I thought I'd finished but I hadn't. In my pursuit of Prime Ministerial graves I had believed two to be off limits – the 1st Earl of Wilmington (1742-43) and the 1st Earl Russell (1846-52 and 1865-66) – but it seems I spoke too soon.
The first is buried at the private estate church of Compton Wynyates, the Tudor home of Great Britain's second Prime Minister (the Earl of Wilmington) and now of the Marquess of Northampton. The house and church used to be open to the public but not since the 1970s. A friend suggested writing to the present Marquess, which I did. Several weeks later, I got an email from 'Spenny' Northampton, who said he had no objection to me visiting the church, although he (correctly) said there was no visible memorial. I was asked to liaise with a member of his staff, who turned out to be Lord Northampton's butler.
I visited at the weekend, thanks to the indulgence of two Oxford-based friends. On a surprisingly sunny and warm November morning, we were given access to the beautiful Church of St Mary Magdalene, which lies 100 metres north-west of the Compton Wynyates. I'd deliberately lowered my friends' expectations, but the church turned out to be a hidden gem. Largely destroyed during the (English) Civil War, it was rebuilt in 1665 and featured a series of unusual box pews, the largest of which was reserved for the Earls of Wilmington. As expected, there was no visible memorial, although we could see the entrance to the crypt where the former premier's coffin was interred following his death in 1743.
Born at Compton Wynyates, Spencer Compton was first elected to represent the constituency of 'Eye' in Suffolk in the pre-Union (English) House of Commons. Skilled in parliamentary procedure and oratory, in 1715 Compton became Speaker of what was now the House of Commons of Great Britain.
When King George II succeeded to the throne in 1727, he attempted to oust Sir Robert Walpole (the first acknowledged Prime Minister) and install Compton, although a combination of the former's hard work and the latter's timidity meant Walpole survived in office for another 15 years. Instead, Compton was elevated to the House of Lords, from which he served as Lord Privy Seal and Lord President of the (Privy) Council during the 1730s.
Only in February 1742 did the King succeed in making Wilmington First Lord of the Treasury (Prime Minister). Although premier for more than a year, he doesn't appear to have achieved very much. Wilmington died in July 1743 and as he was unmarried, his estates passed to his nephew James, the 5th Earl of Northampton. His name, however, lives on in the American States of Delaware, North Carolina and Vermont, all of which were named after Britain's second Prime Minister.
By contrast, Lord John Russell – the 1st Earl Russell – served as Prime Minister for more than six years, from 1846 to 1852 and again between 1865 and 1866. He was one of the architects of the 1832 Great Reform Act, a then significant expansion of the United Kingdom's electoral franchise. Russell was regarded as the last 'Whig' and first 'Liberal' Prime Minister.
Russell reached Downing Street when Sir Robert Peel's Tory Government fell apart in 1846. Although stymied by a weak parliamentary position and economic turbulence, his first government managed to pass legislation which imposed limits on working hours in factories, increased state grants to schools and compelled local authorities to improve sewerage and drainage. Earl Russell's great political rival was the more charismatic Lord Palmerston, who he sacked in 1851.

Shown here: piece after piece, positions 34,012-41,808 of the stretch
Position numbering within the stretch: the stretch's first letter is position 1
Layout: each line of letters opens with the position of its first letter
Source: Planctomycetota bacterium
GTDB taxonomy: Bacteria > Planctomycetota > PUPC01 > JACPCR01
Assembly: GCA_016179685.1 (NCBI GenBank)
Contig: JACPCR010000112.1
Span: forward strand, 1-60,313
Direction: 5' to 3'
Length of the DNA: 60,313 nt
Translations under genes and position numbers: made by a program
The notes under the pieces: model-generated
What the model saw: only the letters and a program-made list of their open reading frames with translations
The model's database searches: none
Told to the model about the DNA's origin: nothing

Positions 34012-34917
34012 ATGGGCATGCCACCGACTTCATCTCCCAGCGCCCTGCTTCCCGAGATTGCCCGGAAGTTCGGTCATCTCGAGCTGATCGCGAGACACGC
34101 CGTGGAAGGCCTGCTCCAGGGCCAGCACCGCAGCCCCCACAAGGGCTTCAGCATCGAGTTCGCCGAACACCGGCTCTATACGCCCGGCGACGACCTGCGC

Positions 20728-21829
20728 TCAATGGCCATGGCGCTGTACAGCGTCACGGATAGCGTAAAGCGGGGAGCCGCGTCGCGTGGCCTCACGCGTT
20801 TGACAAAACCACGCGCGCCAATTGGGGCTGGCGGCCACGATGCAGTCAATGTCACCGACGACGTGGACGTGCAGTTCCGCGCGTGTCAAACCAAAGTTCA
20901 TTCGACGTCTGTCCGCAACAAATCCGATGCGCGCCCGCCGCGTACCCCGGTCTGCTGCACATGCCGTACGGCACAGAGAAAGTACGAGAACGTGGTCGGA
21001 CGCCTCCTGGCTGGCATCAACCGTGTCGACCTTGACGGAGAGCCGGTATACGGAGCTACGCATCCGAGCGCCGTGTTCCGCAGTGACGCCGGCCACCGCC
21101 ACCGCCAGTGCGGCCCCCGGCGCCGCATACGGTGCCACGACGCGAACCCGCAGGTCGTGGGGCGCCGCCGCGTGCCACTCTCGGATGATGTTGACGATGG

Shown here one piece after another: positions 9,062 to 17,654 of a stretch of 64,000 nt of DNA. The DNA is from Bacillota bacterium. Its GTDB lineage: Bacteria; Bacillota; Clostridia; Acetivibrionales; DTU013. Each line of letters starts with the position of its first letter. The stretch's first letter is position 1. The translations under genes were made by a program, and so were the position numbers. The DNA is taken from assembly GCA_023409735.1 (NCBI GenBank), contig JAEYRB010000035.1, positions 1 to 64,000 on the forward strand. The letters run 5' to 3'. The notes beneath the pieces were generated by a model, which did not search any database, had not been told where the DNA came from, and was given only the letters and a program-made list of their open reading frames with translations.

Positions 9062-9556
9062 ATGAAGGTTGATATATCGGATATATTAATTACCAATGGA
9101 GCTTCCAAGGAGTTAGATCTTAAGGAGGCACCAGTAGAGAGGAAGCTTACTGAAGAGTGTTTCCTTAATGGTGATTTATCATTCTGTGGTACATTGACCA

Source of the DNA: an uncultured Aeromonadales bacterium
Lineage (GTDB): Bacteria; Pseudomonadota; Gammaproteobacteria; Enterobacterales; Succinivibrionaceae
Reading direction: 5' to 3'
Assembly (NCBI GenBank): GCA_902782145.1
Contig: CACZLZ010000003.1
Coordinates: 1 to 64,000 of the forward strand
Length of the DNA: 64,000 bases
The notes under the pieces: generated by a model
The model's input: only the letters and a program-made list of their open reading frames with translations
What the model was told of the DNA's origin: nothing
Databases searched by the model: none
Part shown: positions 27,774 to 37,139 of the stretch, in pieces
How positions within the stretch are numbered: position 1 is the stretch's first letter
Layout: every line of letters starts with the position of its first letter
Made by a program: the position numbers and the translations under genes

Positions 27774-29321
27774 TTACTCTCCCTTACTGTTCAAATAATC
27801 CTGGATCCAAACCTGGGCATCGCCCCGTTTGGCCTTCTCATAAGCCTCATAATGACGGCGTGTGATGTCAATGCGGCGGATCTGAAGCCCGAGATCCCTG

When Palmerston later gained the upper hand, Russell served in his government as Foreign Secretary, before briefly becoming Prime Minister again following Palmerston's death in 1865. Determined to pass a second electoral reform measure, Russell was frustrated by Liberal MPs and resigned as premier when the Bill was defeated in 1866. A more radical reform measure was, ironically, passed the following year by the Tory Prime Minister Benjamin Disraeli.
Earl Russell died in 1878, at which point he joined other members of the Russell family, the Dukes of Bedford, at the impressive Bedford Chapel in Buckinghamshire. This, as I've previously written, is only accessible upon a generous donation to a charity of the present Duke's choice, but what I hadn't realised (until informed by a church-visiting friend) was that it's visible through a glazed screen in the adjoining St Michael's Church at Chenies.
Thus primed, I took an afternoon off work to visit the Tudor Chenies Manor House, to which St Michael's is attached. The architectural historian Nikolaus Pevsner described the manor as 'archaeologically a fascinating puzzle'. Built in 1460, it served as the seat of the early Dukes of Bedford, playing host to Henry VIII and Elizabeth I, who held Privy Council meetings in an upstairs room. Although the Bedfords later outgrew Chenies and moved to the more ostentatious Woburn Abbey, they continued to inter their dead in the Bedford Chapel.
Pevsner described this 'as rich a store of funeral monuments as any parish church of England', and from what I could see through the glass screen, he wasn't exaggerating. Unfortunately, it wasn't clear from my vantage point which of the memorials was that of the 1st Earl Russell, but I felt I'd got as close as possible without breaking the bank. So that's that, I am now properly done with former Prime Ministers. What next? Well, I've already started researching the final resting places of kings and queens…
David Torrance is a writer and historian